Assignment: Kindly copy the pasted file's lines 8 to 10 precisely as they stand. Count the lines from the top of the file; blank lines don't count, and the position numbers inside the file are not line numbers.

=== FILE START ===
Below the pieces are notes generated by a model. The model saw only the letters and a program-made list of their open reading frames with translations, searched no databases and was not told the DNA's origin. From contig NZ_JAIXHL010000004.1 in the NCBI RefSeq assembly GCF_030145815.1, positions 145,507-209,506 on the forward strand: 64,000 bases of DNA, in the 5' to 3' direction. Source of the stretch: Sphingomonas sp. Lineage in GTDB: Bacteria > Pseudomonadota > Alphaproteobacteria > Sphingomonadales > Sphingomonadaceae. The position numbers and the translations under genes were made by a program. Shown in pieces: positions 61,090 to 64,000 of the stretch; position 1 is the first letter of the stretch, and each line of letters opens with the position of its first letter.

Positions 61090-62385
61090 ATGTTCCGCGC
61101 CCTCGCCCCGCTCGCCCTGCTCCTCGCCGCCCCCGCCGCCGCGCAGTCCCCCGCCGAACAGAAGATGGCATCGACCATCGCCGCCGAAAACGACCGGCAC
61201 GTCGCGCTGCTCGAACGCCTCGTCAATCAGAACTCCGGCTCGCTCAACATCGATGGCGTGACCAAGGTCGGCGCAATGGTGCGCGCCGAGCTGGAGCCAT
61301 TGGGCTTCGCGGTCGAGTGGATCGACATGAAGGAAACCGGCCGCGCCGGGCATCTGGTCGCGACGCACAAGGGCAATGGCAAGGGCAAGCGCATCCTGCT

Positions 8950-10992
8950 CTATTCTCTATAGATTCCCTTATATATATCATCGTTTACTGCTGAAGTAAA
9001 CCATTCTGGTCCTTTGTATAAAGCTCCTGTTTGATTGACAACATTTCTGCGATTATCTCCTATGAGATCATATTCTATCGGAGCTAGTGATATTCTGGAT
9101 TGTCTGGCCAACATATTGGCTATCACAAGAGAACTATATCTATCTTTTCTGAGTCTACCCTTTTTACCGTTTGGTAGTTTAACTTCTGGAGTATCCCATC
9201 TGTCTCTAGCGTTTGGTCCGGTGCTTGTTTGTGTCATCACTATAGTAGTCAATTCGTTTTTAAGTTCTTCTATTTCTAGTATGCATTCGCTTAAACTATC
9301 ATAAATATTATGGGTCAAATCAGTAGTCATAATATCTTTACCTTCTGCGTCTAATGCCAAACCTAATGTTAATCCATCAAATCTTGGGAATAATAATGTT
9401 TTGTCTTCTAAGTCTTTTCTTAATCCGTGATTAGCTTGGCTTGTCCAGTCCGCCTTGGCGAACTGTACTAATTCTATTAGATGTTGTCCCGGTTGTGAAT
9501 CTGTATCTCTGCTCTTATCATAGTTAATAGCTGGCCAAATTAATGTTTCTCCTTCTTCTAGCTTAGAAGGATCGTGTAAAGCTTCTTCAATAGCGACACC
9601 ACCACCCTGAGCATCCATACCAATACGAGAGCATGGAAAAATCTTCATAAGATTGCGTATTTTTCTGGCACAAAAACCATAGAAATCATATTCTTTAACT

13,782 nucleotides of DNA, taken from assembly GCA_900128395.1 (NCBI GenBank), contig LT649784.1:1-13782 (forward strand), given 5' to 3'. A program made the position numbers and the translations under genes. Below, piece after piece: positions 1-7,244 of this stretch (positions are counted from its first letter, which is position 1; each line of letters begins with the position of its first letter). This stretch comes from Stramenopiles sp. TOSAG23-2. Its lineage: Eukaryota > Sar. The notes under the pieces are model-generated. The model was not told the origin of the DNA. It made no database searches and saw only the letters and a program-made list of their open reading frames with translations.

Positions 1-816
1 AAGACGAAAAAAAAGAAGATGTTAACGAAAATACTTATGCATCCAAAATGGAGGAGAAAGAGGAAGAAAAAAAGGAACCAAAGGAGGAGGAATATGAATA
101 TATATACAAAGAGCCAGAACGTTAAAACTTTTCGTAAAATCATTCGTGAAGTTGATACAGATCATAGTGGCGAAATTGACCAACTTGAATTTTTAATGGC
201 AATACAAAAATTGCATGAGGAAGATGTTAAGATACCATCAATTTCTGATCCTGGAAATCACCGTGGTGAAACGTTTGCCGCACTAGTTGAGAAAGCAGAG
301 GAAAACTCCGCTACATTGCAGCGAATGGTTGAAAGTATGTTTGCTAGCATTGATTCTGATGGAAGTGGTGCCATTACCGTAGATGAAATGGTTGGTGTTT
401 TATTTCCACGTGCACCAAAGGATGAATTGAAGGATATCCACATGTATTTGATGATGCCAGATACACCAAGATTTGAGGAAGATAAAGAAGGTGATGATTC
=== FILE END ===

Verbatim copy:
8950 CTATTCTCTATAGATTCCCTTATATATATCATCGTTTACTGCTGAAGTAAA
9001 CCATTCTGGTCCTTTGTATAAAGCTCCTGTTTGATTGACAACATTTCTGCGATTATCTCCTATGAGATCATATTCTATCGGAGCTAGTGATATTCTGGAT
9101 TGTCTGGCCAACATATTGGCTATCACAAGAGAACTATATCTATCTTTTCTGAGTCTACCCTTTTTACCGTTTGGTAGTTTAACTTCTGGAGTATCCCATC